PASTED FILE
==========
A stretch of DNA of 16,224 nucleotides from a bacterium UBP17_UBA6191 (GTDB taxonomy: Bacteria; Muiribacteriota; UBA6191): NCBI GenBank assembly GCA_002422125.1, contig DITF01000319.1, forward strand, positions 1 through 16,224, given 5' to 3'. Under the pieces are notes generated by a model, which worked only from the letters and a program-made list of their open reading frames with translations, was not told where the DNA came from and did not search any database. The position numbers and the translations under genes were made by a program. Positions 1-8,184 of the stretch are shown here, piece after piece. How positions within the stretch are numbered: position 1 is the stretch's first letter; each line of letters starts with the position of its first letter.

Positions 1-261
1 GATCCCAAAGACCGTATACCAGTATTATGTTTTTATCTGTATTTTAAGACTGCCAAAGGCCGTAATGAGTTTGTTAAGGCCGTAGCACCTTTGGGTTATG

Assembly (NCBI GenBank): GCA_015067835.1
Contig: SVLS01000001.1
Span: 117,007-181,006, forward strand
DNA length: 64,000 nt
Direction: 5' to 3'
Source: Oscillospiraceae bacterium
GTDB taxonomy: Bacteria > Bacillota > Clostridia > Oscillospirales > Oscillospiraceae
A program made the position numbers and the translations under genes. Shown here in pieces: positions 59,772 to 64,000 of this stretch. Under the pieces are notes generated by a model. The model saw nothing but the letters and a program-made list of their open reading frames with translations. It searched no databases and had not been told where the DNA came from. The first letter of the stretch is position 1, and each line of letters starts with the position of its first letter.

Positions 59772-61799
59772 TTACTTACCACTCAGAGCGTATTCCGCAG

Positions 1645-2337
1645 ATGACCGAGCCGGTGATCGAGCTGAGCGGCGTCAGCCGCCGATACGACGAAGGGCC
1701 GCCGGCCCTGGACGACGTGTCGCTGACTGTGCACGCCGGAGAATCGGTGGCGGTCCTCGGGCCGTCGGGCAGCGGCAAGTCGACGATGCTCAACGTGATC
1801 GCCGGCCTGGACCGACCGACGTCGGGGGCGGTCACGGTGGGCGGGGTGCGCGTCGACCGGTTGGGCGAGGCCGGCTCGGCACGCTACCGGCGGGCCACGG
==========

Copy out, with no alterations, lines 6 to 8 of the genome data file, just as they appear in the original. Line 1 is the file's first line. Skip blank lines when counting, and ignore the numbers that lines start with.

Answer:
Span: 117,007-181,006, forward strand
DNA length: 64,000 nt
Direction: 5' to 3'